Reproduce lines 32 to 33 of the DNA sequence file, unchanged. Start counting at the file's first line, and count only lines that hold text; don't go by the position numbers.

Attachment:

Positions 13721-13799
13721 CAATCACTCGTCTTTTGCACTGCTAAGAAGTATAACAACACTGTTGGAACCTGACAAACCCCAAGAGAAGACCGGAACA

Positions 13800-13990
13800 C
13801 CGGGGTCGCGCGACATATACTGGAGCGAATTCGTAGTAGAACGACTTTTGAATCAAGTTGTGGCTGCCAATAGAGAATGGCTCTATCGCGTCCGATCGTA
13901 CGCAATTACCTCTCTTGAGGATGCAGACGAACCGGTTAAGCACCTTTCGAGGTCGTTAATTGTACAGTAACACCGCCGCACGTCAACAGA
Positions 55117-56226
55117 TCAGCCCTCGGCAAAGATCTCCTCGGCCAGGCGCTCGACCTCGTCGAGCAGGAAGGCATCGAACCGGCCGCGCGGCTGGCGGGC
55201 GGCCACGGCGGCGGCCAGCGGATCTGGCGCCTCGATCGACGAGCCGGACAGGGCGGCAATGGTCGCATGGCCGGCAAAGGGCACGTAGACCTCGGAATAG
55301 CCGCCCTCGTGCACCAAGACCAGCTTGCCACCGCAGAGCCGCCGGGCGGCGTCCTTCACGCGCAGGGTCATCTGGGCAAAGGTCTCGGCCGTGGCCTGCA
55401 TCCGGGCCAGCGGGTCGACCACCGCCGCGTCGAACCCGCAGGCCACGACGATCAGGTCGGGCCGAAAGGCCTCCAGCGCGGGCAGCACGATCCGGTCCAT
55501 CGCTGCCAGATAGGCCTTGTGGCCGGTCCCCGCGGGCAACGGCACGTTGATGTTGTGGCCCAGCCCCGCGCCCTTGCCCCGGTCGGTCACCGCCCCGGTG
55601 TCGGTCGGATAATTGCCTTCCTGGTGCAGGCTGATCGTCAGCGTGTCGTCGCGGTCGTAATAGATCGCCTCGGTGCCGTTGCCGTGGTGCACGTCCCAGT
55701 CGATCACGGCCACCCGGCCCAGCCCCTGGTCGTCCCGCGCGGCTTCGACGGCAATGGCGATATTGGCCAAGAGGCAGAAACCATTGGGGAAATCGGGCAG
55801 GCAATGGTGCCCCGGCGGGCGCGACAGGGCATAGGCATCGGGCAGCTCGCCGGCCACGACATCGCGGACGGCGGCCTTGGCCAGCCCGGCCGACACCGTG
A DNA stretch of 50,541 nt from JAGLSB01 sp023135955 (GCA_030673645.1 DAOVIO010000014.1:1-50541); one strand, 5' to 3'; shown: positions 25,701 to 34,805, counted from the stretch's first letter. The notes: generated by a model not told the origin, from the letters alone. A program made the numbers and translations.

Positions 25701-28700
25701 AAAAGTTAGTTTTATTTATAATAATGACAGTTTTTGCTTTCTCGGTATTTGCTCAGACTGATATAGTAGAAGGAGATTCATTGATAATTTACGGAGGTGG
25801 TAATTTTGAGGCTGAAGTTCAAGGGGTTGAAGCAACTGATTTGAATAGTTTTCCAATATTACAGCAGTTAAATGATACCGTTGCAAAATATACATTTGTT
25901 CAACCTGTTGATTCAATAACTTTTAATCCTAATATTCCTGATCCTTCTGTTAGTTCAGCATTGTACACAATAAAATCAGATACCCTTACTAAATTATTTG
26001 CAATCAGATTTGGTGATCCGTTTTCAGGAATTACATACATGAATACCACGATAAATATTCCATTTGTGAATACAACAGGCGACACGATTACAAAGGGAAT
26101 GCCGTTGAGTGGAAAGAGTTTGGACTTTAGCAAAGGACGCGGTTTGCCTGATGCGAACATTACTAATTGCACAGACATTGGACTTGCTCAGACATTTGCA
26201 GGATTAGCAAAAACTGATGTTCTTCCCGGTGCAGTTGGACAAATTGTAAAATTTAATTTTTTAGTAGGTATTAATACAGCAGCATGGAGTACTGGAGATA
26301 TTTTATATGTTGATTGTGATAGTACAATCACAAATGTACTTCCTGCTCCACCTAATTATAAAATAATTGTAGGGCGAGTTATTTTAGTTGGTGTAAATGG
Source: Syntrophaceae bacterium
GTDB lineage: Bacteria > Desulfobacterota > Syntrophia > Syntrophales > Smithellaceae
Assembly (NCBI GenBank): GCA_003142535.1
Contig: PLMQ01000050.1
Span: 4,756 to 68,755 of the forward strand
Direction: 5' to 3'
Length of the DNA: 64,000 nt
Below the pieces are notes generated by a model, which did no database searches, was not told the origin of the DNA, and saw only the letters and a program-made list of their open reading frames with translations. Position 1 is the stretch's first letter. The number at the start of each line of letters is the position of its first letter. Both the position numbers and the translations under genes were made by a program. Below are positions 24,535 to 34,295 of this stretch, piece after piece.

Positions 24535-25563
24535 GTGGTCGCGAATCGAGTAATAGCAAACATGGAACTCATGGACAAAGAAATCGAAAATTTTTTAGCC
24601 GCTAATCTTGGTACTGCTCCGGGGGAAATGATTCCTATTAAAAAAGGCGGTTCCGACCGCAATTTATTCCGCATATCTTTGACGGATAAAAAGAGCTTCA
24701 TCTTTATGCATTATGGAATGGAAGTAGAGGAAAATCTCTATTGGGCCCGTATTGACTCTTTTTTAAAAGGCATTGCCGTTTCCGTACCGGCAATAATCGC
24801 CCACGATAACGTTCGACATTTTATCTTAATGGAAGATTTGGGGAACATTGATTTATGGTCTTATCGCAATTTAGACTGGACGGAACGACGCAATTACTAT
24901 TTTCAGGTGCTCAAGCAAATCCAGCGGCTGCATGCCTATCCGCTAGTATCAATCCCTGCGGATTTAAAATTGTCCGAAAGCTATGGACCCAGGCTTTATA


Below the pieces are notes generated by a model, which did no database searches, was not told the origin of the DNA, and saw only the letters and a program-made list of their open reading frames with translations. Position 1 is the stretch's first letter. The number at the start of each line of letters is the position of its first letter. Both the position numbers and the translations under genes were made by a program. Below are positions 24,535 to 34,295 of this stretch, piece after piece.

Positions 24535-25563